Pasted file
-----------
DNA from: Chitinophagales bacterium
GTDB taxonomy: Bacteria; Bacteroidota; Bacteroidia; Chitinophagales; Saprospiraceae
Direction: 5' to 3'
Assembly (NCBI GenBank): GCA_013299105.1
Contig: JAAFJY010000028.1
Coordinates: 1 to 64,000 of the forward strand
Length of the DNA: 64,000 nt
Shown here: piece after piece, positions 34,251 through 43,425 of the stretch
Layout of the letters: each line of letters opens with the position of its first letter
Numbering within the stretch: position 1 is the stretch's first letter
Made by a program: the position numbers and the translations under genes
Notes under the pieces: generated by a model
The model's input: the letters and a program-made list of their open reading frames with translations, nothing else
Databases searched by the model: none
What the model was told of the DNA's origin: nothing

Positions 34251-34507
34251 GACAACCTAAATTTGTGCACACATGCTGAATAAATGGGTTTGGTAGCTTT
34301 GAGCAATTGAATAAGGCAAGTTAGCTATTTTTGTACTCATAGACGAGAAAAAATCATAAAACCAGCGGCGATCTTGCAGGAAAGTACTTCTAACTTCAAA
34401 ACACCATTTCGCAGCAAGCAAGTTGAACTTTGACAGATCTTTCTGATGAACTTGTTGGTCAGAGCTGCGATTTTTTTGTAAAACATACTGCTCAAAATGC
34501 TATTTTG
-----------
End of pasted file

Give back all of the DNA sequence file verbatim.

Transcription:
DNA from: Chitinophagales bacterium
GTDB taxonomy: Bacteria; Bacteroidota; Bacteroidia; Chitinophagales; Saprospiraceae
Direction: 5' to 3'
Assembly (NCBI GenBank): GCA_013299105.1
Contig: JAAFJY010000028.1
Coordinates: 1 to 64,000 of the forward strand
Length of the DNA: 64,000 nt
Shown here: piece after piece, positions 34,251 through 43,425 of the stretch
Layout of the letters: each line of letters opens with the position of its first letter
Numbering within the stretch: position 1 is the stretch's first letter
Made by a program: the position numbers and the translations under genes
Notes under the pieces: generated by a model
The model's input: the letters and a program-made list of their open reading frames with translations, nothing else
Databases searched by the model: none
What the model was told of the DNA's origin: nothing

Positions 34251-34507
34251 GACAACCTAAATTTGTGCACACATGCTGAATAAATGGGTTTGGTAGCTTT
34301 GAGCAATTGAATAAGGCAAGTTAGCTATTTTTGTACTCATAGACGAGAAAAAATCATAAAACCAGCGGCGATCTTGCAGGAAAGTACTTCTAACTTCAAA
34401 ACACCATTTCGCAGCAAGCAAGTTGAACTTTGACAGATCTTTCTGATGAACTTGTTGGTCAGAGCTGCGATTTTTTTGTAAAACATACTGCTCAAAATGC
34501 TATTTTG